Figures 3 and 4. Details from the building plan of the Selmer-Maccaferri type guitar (© 2001 Patrick Alexandre) reveal both the thinness (only approximately two to three millimeters under the bridge) and the slightly conical shape of the top board. The conical shape is similar to that found in the Neopolitan mandolin, and it adds to the ability of the top to resist the pressure of the strings.

Lee et al. (2007) carried out a study on the characteristic acoustic functioning of the Selmer-Maccaferri type guitar. The distinctive heavy down-stroke picking, customary when playing this type of guitar, is the cause of a pitch shift heard in the sound. Initially the pick displaces and releases the string quickly on the horizontal plane. Lee et al. were able to observe that the fundamental at the onset is approximately 5Hz higher than the steady-state frequency. Furthermore, the horizontal plane vibrates at a slightly higher frequency than that of the vertical plane, even after the initial stretching of the string from the attack. According to Lee et al., the bright “twangy” sound of the guitar results for the most part from the top-plate which resonates high frequencies greater than those of the more rigid top plate of classical guitars, the plot of the driving-point impedance of the former taking place between 400 to 5000Hz. To this we might add that the overall light construction allows quick release of energy, hence the loud snappy onset and fast decay. The initial pitch-shift, the upper-partial-heavy top resonance and the fast decay together create the non-linear feel of the Selmer-Maccaferri guitar sound.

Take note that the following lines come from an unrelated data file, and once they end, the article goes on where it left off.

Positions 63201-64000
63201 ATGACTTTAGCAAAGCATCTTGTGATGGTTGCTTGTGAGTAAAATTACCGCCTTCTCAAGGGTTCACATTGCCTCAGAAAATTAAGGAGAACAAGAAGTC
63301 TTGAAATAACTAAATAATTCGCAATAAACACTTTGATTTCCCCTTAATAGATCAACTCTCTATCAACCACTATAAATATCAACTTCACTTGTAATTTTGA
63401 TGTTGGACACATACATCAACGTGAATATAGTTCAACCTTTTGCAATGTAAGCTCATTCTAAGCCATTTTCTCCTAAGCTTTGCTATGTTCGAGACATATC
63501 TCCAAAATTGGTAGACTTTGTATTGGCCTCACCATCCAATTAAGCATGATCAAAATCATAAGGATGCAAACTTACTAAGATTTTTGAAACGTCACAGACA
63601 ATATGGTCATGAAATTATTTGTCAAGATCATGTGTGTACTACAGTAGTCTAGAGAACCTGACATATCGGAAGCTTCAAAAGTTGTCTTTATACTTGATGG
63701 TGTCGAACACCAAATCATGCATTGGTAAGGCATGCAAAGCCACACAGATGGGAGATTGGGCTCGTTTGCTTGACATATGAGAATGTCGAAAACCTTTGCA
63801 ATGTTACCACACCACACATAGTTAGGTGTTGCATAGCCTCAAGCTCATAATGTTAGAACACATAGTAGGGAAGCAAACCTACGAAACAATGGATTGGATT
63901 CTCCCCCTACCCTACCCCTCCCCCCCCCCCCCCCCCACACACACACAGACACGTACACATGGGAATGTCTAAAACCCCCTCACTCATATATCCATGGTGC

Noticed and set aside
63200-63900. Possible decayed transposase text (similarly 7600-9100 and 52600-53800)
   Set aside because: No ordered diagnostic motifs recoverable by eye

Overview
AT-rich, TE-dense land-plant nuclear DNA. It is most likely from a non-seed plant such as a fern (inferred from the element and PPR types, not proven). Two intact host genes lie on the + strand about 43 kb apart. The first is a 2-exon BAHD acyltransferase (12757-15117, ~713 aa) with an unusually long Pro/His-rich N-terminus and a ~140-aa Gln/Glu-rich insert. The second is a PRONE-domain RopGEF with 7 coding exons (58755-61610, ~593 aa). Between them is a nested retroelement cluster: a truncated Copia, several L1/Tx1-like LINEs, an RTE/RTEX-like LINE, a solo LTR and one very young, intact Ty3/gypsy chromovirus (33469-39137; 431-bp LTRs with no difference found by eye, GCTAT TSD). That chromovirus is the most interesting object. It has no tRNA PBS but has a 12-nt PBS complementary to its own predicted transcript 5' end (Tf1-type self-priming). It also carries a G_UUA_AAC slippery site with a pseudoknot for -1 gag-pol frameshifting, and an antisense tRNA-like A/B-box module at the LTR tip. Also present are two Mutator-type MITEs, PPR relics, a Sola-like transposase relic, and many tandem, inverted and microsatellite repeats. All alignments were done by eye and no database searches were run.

The combination of light structure, light gauge strings, high action, and long scale result in the characterised Selmer-Maccaferri tone—trebly, cutting, “twangy”—if the guitar is played in a particular way. To begin with, the picking hand should be clear of the sound-board for full vibration of the board. For full effect, the inherent features of the guitar must be combined with a special picking technique; the pick itself must be very thick and hard (Reinhardt himself possibly used large buttons or similar). Most of the picking is rest-strokes (downward strokes ending up leaning on the lower string) aiming at a strong string vibration adversely to the plane of the sound-board, as this causes the sound-board to vibrate strongly, resulting in a high volume. The movement of the picking hand comes primarily from the wrist, so that the palm holding the pick is free to bounce back and forth with ease; this movement is sometimes describe as “putting out a match.”4 If, however, the guitar is not played with the described technique, the result is a weak, thin, and colourless sound. To play the Selmer-Maccaferri guitar correctly poses quite demanding motor challenges for both hands: the picking right hand has no support from the guitar top, and the fretting left hand has to cope with the long scale of the fretboard, as well as with the high action with the strings, which both counteract the otherwise loose tension of light gauge strings.